It seems that hardly a week goes by that we don't hear of some big company or government agency getting hacked with large caches of customer information or government secrets being purloined. It's as if nothing put in a computer is safe anymore.
Technologyreview.com tells us about a bug catcher who claims to make a quarter million a year, but that the work is tedious, and the payoff is typically much less. Excerpt:
Bug bounty programs have been around since 1995, but they’ve really taken off in the last few years, after Google and Facebook launched their initiatives in 2010 and 2011. Microsoft, Samsung, Uber, and Tesla (which pays for bugs found in its cars’ software) all have cash-for-bugs schemes. Apple, which was a holdout until earlier this month—and faced criticism for it—now says it will pay up to $200,000 per bug, but you have to be invited. Even the U.S. government got in on the trend earlier this year, with its Hack the Pentagon program.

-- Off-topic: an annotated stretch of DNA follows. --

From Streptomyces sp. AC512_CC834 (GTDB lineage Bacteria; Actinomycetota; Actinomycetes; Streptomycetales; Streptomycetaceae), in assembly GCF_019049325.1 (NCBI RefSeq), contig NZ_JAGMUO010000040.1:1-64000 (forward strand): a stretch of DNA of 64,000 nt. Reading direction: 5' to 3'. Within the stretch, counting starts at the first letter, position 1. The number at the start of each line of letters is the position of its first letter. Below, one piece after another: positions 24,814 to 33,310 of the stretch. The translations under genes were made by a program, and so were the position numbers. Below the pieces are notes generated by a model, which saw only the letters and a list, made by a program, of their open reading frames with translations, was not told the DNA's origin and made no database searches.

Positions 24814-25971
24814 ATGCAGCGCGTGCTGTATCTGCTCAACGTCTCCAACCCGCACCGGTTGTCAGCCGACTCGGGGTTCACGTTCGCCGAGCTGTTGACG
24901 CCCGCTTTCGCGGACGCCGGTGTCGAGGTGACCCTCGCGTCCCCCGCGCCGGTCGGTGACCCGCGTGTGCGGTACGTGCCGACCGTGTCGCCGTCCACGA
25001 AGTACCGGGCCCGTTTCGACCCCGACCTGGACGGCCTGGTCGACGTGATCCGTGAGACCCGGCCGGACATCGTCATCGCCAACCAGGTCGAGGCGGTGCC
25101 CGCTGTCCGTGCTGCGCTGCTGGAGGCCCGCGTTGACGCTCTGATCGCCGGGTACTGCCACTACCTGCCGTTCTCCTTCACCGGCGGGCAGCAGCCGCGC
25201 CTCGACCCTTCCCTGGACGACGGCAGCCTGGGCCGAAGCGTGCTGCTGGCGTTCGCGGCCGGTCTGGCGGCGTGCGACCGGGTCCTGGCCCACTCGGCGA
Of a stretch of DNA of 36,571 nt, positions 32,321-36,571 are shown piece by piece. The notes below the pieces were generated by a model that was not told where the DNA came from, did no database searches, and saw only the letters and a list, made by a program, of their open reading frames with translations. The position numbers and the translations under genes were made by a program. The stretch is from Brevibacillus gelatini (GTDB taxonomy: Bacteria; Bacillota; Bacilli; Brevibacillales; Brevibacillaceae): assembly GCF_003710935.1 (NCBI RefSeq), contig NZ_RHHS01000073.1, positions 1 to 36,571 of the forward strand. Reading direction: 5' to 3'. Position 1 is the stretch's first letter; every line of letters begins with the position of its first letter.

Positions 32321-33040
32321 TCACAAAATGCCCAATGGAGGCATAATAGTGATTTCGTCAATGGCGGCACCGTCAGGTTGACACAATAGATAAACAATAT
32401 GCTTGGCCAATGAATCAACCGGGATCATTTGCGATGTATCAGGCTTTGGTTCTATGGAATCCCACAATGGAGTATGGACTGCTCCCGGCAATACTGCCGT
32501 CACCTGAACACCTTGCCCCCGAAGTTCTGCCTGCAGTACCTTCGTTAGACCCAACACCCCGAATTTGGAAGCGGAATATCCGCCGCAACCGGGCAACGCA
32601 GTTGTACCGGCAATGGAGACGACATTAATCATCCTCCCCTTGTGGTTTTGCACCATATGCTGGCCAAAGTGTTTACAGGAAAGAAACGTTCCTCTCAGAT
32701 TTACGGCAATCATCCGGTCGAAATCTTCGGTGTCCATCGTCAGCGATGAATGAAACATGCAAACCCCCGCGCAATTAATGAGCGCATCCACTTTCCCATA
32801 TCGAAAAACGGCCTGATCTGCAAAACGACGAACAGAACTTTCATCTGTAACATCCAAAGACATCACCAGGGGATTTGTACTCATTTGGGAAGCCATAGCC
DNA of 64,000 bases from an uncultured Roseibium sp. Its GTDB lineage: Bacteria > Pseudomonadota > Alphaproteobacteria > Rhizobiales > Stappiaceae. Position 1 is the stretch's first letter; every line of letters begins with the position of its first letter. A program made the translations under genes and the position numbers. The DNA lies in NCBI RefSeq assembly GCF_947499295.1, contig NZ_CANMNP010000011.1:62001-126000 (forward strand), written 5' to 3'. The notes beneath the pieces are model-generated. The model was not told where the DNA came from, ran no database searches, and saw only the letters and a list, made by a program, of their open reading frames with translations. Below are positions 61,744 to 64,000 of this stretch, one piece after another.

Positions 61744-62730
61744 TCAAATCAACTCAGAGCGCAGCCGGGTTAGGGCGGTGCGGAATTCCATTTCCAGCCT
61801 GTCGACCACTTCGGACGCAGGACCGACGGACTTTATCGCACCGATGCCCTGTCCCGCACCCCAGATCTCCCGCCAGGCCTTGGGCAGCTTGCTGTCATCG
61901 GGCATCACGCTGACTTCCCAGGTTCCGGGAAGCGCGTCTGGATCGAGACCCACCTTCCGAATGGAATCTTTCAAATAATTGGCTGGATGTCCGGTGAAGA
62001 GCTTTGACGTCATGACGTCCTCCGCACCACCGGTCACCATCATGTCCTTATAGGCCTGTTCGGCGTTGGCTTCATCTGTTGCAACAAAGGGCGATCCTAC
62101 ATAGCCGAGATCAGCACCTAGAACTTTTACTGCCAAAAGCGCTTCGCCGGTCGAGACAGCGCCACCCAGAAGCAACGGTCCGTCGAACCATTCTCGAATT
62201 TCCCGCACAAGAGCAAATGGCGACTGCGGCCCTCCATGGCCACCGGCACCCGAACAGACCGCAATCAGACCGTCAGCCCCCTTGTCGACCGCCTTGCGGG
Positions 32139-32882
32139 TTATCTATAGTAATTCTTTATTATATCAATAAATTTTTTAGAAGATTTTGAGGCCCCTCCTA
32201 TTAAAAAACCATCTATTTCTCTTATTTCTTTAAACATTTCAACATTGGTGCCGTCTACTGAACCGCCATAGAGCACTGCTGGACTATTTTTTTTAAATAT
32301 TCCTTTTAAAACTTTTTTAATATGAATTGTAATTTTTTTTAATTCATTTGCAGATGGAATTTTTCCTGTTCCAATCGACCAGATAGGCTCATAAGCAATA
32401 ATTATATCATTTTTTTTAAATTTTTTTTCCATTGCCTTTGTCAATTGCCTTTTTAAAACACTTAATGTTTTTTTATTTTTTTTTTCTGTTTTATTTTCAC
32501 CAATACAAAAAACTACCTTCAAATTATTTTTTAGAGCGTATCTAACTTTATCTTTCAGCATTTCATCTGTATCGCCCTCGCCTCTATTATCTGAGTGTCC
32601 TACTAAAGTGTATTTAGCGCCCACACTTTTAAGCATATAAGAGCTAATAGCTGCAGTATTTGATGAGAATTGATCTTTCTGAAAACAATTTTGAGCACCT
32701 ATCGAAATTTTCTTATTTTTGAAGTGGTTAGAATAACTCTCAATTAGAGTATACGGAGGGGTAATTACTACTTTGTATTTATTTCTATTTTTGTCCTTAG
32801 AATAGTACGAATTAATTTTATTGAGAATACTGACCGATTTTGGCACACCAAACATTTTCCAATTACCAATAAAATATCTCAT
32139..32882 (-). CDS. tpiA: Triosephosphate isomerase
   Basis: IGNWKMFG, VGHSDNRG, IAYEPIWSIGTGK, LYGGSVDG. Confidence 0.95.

The Department of Defense invited hackers to "identify vulnerabilities on a predetermined department system." And we can hope they can eliminate whatever is causing the massive NSA leakage. But that would probably be coincidental.
Here's a job for the bug catchers. We have a federal election coming up with most voters using computerized ballots. We generally assume that any cheating will benefit Democrats and that Republicans have to exceed the margin of fraud to win. But these days maybe we should simply accept the fact that hacking will occur and hope that the side we favor has the best hackers.